An adaptation of the laser wavelength along with the material optimization made by Treffert (Bingen, Germany) leads to an enormous increase of the relevant optical properties. The lower white joining partner has sufficient absorptivity in this wavelength range, which in turn means that a good weld seam quality can be achieved even when using colored polymers with high reflectivity in the visible spectral range. By using a laser wavelength of 1.5 µm instead of 0.94 µm, the degree of transmission of the blue part is raised from 48% to 63%, and the degree of reflection is decreased from 53% to 30%. A decrease in the process-relevant scattering is also achieved, which means that the intensity in the welding area is higher. For the absorbing white part, the degree of reflection is decreased from 73% to 32%, which means that the absorption is raised. Overall, this means that 30% more laser power reaches the weld, and 120% more laser power is absorbed in the weld area as well. Therefore, the new laser wavelength allows for a stable welding process and a pressure tightness of 2.5 bar.

Using a welding station assembled at Fraunhofer ILT, the antenna's top and bottom shell are relatively positioned and clamped, and the focused laser beam is deflected along the weld contour using a galvo scanner head. To avoid spots with high radiation intensity, the focused laser beam is moved along the weld seam with a superimposed circular oscillation (TWIST method). With this technique, the increasing industrial user demands regarding weldability of colored instead of standard transparent/black combination can be achieved. Applications are expected in the field of consumer goods and medical components where a carbon black pigmentation has to pass for different reasons.

FIGURE 4. Decomposition of the surface by welding with 1 µm wavelength.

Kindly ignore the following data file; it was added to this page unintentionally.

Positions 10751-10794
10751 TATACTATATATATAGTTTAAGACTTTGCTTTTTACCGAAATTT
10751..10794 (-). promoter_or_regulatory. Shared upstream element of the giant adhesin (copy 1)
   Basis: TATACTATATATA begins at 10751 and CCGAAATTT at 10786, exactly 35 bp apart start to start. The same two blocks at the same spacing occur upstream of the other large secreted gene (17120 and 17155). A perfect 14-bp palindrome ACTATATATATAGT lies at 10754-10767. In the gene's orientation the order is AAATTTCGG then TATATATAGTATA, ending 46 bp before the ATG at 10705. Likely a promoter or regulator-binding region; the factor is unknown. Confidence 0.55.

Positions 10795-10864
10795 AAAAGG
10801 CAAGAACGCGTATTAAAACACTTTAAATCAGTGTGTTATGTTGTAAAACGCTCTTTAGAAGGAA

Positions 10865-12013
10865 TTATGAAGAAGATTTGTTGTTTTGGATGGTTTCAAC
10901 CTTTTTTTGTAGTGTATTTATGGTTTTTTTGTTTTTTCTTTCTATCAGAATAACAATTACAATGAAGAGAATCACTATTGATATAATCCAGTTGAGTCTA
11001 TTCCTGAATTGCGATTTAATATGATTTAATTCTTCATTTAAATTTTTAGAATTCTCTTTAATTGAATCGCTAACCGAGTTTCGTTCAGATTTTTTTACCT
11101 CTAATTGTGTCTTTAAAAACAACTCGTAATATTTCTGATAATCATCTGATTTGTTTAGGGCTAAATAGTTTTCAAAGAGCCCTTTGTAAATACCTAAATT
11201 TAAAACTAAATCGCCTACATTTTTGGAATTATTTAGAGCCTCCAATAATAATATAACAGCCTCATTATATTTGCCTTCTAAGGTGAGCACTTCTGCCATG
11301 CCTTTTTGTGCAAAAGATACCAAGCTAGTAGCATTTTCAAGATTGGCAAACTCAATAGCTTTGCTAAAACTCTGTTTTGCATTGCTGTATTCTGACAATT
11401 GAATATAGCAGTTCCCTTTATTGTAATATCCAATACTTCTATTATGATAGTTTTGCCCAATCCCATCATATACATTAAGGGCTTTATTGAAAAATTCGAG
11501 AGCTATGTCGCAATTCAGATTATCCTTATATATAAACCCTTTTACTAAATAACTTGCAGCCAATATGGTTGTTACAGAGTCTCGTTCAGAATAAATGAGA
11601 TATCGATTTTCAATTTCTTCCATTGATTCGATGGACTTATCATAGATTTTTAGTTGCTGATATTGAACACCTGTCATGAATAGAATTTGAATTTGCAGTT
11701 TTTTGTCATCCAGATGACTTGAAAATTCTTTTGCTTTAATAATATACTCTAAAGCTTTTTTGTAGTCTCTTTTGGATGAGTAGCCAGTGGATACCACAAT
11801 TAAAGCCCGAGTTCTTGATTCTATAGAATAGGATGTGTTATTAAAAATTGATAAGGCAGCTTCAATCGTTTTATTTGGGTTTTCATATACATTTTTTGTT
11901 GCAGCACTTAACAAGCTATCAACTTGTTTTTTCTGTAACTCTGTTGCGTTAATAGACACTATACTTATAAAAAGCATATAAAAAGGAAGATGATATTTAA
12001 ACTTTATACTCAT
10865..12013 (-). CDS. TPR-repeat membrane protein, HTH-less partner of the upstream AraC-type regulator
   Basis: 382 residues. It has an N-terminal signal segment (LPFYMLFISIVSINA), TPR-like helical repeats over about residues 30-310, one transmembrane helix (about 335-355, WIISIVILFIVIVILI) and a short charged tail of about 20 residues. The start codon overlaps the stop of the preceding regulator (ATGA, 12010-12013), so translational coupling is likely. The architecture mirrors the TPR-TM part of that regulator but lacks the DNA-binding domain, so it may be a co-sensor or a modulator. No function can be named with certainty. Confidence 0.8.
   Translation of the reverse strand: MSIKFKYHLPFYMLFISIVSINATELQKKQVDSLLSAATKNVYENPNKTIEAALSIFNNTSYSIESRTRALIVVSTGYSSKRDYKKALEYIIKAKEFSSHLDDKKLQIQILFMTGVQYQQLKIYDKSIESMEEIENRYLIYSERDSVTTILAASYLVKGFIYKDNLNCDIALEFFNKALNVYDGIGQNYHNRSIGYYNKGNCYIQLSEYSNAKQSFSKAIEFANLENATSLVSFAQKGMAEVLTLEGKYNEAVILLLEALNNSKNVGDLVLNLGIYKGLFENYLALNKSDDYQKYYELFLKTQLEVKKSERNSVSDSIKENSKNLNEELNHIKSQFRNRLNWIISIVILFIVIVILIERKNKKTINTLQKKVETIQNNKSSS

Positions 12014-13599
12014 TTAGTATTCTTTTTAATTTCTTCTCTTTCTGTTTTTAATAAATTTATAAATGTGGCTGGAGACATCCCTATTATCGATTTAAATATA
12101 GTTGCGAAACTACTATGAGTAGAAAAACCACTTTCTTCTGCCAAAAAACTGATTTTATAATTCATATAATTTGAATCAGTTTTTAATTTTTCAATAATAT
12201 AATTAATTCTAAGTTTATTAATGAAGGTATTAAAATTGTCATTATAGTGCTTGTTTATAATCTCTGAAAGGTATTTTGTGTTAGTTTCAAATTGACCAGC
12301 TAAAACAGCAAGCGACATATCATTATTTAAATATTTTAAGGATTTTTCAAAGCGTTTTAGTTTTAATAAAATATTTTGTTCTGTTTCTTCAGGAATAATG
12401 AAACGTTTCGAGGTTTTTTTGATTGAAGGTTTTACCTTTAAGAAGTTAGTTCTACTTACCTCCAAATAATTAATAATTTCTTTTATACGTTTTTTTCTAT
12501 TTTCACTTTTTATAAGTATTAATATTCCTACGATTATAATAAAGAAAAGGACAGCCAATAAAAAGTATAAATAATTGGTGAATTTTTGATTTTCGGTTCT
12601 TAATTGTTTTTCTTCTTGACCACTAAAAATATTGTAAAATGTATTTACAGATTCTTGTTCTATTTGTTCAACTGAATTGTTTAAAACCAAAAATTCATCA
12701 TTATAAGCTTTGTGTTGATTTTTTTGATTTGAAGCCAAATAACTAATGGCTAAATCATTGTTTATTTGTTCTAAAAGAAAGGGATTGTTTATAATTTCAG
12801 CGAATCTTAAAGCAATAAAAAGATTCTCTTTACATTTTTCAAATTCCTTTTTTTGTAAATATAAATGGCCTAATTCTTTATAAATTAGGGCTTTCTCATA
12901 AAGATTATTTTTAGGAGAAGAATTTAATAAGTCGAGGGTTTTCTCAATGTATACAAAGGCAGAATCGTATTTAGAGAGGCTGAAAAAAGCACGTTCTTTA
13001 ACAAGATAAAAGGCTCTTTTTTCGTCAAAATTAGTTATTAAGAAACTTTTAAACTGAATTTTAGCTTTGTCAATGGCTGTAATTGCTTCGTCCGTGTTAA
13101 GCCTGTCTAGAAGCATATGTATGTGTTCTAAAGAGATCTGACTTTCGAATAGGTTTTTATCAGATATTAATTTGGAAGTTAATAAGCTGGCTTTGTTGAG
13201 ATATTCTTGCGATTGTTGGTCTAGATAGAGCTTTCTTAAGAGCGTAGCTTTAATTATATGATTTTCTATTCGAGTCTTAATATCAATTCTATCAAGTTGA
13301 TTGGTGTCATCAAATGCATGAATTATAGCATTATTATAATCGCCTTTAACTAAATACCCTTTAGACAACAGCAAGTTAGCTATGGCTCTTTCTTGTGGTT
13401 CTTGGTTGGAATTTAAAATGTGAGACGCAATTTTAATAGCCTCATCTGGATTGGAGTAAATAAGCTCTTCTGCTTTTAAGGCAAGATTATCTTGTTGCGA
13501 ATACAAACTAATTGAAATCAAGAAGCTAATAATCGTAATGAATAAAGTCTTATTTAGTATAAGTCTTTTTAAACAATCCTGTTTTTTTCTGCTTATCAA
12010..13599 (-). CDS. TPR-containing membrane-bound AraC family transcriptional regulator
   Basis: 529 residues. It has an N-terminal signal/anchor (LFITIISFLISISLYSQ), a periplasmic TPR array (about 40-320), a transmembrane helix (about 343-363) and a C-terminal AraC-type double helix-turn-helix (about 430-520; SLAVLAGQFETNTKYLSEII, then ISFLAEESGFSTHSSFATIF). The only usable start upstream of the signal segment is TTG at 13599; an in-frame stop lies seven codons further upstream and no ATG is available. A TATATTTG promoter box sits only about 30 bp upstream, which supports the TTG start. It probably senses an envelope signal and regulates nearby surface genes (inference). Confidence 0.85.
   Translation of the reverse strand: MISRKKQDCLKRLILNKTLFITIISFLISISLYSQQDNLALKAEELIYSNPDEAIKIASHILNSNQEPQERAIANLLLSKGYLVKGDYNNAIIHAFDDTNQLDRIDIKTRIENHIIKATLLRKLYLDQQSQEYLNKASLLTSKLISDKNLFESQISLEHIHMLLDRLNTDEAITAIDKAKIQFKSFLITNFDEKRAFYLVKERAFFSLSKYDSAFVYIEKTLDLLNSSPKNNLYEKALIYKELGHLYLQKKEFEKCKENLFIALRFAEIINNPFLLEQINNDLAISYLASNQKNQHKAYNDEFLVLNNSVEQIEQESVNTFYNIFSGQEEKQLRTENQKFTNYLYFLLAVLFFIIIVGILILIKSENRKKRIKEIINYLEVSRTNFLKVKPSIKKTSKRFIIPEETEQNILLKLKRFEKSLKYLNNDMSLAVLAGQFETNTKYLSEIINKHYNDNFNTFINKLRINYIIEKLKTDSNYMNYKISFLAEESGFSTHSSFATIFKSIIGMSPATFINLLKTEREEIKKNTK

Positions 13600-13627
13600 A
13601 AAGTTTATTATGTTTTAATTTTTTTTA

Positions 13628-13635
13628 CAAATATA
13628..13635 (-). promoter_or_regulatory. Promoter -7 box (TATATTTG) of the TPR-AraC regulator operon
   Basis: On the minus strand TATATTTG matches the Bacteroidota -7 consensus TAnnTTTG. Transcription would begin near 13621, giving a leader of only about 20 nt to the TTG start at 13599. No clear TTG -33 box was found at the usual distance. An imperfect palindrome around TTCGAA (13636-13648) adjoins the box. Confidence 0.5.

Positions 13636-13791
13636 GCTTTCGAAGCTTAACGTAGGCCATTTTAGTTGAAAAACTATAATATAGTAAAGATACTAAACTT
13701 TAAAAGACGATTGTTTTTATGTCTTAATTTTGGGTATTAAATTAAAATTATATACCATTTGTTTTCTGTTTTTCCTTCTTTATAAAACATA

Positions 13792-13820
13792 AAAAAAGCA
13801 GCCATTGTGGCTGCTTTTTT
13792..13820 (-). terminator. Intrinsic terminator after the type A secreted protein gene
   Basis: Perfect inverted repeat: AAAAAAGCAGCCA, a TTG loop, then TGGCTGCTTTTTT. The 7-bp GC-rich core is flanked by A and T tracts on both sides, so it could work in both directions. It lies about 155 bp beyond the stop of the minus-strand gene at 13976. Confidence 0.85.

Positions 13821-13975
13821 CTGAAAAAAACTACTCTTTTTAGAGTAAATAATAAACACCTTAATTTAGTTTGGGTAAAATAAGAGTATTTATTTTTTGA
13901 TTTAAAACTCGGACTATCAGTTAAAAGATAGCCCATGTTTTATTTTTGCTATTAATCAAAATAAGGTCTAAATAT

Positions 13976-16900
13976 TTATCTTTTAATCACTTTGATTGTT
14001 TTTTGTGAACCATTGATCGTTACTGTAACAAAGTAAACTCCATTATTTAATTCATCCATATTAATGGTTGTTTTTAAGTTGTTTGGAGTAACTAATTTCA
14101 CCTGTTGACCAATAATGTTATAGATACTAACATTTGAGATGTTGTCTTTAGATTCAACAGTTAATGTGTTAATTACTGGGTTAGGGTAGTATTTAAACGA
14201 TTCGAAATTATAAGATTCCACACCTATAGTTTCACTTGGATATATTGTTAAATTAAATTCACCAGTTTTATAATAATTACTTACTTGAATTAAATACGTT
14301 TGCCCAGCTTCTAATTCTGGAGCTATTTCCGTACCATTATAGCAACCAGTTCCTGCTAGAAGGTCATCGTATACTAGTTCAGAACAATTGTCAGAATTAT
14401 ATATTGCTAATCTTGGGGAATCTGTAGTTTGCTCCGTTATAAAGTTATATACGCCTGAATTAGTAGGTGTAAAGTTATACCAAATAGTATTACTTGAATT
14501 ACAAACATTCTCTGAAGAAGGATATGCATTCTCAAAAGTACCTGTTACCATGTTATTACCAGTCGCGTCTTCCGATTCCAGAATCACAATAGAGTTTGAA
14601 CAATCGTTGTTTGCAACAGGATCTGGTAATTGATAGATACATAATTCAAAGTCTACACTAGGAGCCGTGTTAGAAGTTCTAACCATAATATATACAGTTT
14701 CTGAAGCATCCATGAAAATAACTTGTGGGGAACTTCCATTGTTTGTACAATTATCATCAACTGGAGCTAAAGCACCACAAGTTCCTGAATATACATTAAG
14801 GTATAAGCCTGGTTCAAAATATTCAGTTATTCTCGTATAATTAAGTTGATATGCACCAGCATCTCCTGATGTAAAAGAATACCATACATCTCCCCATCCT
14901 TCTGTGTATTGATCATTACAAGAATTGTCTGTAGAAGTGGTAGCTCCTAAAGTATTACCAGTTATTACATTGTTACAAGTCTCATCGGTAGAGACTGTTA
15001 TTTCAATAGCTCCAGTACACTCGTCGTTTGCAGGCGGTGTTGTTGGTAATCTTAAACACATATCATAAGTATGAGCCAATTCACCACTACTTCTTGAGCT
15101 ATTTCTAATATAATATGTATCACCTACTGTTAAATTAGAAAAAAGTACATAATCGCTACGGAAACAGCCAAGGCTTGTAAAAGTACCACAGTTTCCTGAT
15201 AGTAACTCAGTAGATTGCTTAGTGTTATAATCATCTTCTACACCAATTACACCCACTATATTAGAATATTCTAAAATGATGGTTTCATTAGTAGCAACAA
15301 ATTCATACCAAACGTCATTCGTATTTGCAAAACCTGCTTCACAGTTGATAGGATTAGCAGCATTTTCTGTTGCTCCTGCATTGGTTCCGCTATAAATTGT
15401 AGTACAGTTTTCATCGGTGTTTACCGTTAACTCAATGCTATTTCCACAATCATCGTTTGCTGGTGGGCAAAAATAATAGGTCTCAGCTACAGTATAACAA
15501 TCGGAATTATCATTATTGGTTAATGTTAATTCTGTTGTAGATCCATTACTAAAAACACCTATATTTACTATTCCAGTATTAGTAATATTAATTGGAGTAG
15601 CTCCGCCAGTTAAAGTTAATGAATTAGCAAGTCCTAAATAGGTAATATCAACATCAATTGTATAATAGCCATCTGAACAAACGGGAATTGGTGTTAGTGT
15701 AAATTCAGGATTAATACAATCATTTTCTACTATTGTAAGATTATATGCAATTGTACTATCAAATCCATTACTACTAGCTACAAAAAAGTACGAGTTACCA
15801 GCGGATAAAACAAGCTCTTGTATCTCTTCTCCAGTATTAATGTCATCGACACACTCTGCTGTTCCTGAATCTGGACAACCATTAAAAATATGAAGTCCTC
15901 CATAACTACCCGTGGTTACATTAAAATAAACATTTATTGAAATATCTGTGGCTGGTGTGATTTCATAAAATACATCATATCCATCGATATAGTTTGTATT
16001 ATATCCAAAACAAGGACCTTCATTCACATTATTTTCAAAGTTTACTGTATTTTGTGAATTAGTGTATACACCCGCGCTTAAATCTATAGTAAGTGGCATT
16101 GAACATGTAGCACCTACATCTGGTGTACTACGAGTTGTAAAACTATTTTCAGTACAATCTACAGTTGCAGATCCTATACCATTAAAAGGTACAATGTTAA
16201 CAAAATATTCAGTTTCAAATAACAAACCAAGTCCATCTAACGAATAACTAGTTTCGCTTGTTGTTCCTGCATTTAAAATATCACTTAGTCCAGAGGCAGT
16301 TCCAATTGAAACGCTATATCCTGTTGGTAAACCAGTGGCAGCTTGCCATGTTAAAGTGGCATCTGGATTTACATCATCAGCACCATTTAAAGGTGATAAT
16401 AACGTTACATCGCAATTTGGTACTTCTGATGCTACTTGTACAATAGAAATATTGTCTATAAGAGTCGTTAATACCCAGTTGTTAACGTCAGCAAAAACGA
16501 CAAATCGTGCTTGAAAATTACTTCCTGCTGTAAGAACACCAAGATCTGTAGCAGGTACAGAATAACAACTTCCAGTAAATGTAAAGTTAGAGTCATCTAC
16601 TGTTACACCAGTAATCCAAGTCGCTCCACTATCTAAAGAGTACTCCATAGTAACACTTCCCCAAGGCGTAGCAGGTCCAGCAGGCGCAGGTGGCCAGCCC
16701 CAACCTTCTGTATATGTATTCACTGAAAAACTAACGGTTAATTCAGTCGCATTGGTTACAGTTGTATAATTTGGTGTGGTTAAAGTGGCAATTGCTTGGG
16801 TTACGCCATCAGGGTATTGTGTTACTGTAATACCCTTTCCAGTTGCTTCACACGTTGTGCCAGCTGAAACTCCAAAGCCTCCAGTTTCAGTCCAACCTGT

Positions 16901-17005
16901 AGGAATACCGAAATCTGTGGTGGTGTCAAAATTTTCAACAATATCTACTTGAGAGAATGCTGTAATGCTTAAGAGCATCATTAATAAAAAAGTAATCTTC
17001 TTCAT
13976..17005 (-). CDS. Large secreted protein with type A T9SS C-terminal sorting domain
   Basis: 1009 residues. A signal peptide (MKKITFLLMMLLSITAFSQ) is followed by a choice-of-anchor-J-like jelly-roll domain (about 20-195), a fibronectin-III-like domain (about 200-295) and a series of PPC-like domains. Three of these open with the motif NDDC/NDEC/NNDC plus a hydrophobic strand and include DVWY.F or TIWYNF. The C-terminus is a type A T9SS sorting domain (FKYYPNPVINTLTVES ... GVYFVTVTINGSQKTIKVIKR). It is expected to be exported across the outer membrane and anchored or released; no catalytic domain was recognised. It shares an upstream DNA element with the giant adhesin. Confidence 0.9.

The results show that the use of new laser systems along with material development can enhance the flexibility of laser transmission welding. The variation of different colors has gained more flexibility and the limits of the process that demands a transparent and absorbing component are expanded, since the visual and laser wavelength are decoupled. This gives new design possibilities for the part construction engineers because the visual transparent part doesn't need to be the upper joining partner and the white part can be either the top or the bottom joining partner. ✺


The authors gratefully acknowledge the support for this work through the EU funded 7th framework project: "Extending the process limits of laser polymer welding with high-brilliance beam sources" (Polybright). Grant agreement number: NMP2-LA-2009-228725.


1. U.A. Russek, Prozesstechnische Aspekte des Laserdurchstrahlschweißens von Thermoplasten, Dissertation, RWTH Aachen University, Shaker Verlag: Aachen (2006).

2. D. Grewell, A. Benatar, and J. Park, Plastics and Composites Welding Handbook, Carl Hanser Verlag, Munich, pp. 271–311 (2003).

3. M. Sieffert, "Farbstoffe und Pigmente- von schwarz bis weiß zu kunterbunt," Aachener Laser Seminare: Aachen (2003).

4. M. Aden, A. Roesner, and A. Olowinsky, "Optical characterization of polycarbonate: Influence of additives on optical properties," J. Polymer Science: Part B: Polymer Physics 48, pp. 451–455 (2009).

Andreas Rösner([email protected]) and Dr. Alexander Olowinsky are both with the Fraunhofe Institute for Laser Technology in Aachen, Germany.